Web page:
It seems that the brain responds to experience at all ages, but it's possible that there's a 'sensitive period' for cognition.  As just one example, the cognitive abilities of children reared in institutions in Bucharest were compared to that of children never placed in an institution to those whose lives began there but who moved to foster care before age two.  Those who were reared entirely in institutions had much lower cognitive ability than the other two groups; the cognitive abilities of those who were moved to foster care before age two significantly improved.  The authors of this study suggest that there may be a sensitive period for developing cognitive ability, just as there is one for learning language, and many other aspects of brain function.

Of course, as with any trait, genes play a crucial role in the development of the brain.  But they don't do it alone.  E.g., a 2010 paper in Child Development describes the genetic underpinnings of the developing brain, but its plasticity as well.
The foundations of brain architecture are established early in life through a continuous series of dynamic interactions between genetic influences and environmental conditions and experiences (Friederici, 2006; Grossman, 2003; Hensch, 2005; Horn, 2004; Katz & Shatz, 1996; Majdan & Shatz, 2006; Singer, 1995). There is increasing evidence that environmental factors play a crucial role in coordinating the timing and pattern of gene expression, which in turn determines initial brain architecture. Because specific experiences potentiate or inhibit neural connectivity at key developmental stages, these time points are referred to as sensitive periods (Hess, 1973; Knudsen, 2004). Each one of our perceptual, cognitive, and emotional capabilities is built upon the scaffolding provided by early life experiences. Examples can be found in both the visual and auditory systems, where the foundation for later cognitive architecture is laid down during sensitive periods for basic neural circuitry.  
Genetic determinists might acknowledge the plasticity of the brain but then say that how the brain responds to experience is what's genetically determined, and thus that there are children who just aren't genetically equipped to be the next Einstein, or even to learn calculus.  We know this is true at least at one extreme of the distribution of intelligence, because there are many alleles known to be associated with low cognitive ability.  These usually cause syndromic conditions, however, so aren't related only to how quickly synapses are crossed, or memories made, or whatever it is that underlies -- or defines -- intelligence.  As with many other trait distributions, what happens at the extremes doesn't necessarily represent what's going on in the middle, so I think the jury is still out as to the overriding importance of single or even a small number of alleles in the development of normal or above normal intelligence (again, whatever that is -- for the moment, let's call it the ability to score well on IQ tests).  And indeed no genes with large effects on intelligence have yet been identified, despite decades of looking.  That has so far included comparison of the tails of the distribution among individuals without a clear-cut pathology.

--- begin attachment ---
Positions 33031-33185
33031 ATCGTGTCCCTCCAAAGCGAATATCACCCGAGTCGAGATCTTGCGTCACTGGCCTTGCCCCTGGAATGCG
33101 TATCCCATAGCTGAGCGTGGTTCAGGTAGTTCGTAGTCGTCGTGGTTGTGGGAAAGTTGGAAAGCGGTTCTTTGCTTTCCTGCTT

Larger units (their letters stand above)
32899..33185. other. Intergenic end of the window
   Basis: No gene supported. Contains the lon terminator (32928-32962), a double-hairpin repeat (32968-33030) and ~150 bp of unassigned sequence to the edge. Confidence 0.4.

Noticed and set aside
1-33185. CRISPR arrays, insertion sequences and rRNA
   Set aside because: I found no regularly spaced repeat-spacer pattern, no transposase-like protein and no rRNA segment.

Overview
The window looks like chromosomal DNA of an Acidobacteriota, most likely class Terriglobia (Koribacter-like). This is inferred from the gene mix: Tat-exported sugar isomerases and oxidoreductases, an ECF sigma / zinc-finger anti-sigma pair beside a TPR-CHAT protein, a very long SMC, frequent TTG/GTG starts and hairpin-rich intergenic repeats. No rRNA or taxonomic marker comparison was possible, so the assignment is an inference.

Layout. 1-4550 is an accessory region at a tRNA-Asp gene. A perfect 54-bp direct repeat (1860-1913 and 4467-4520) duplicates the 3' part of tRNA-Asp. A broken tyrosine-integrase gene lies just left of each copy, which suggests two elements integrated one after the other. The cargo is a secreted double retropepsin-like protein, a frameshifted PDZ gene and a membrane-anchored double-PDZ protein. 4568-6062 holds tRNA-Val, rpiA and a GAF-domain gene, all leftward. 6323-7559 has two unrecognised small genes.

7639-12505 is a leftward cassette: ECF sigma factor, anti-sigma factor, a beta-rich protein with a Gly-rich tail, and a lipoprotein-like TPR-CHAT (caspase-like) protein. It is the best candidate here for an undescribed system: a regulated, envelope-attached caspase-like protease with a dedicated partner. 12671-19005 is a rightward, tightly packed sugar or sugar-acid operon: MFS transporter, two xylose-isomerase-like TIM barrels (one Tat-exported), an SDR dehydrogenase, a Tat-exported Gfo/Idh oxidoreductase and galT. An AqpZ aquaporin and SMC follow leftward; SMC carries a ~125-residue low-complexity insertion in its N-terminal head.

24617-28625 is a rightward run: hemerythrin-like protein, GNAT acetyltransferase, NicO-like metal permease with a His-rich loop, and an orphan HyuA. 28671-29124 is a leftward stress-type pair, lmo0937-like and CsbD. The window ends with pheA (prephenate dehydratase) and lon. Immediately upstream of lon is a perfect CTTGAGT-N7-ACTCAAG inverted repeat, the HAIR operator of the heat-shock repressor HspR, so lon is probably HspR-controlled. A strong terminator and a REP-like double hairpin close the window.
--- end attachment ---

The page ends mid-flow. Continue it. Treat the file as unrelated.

So, of course there are genes involved in how quickly people think, or make connections between ideas, or memorize, or invent things, or remember -- how people learn.  But it's not either mainly genes or environment.  It's both, interacting, and molding the reactive brain.  There is enough evidence now to show that the brain is a hungry organ, soaking up and responding to experience at all times, throughout life.  Whether or not we believe that society should be investing in optimizing the environment of every child to maximize their potential is a social and political decision, not a scientific one.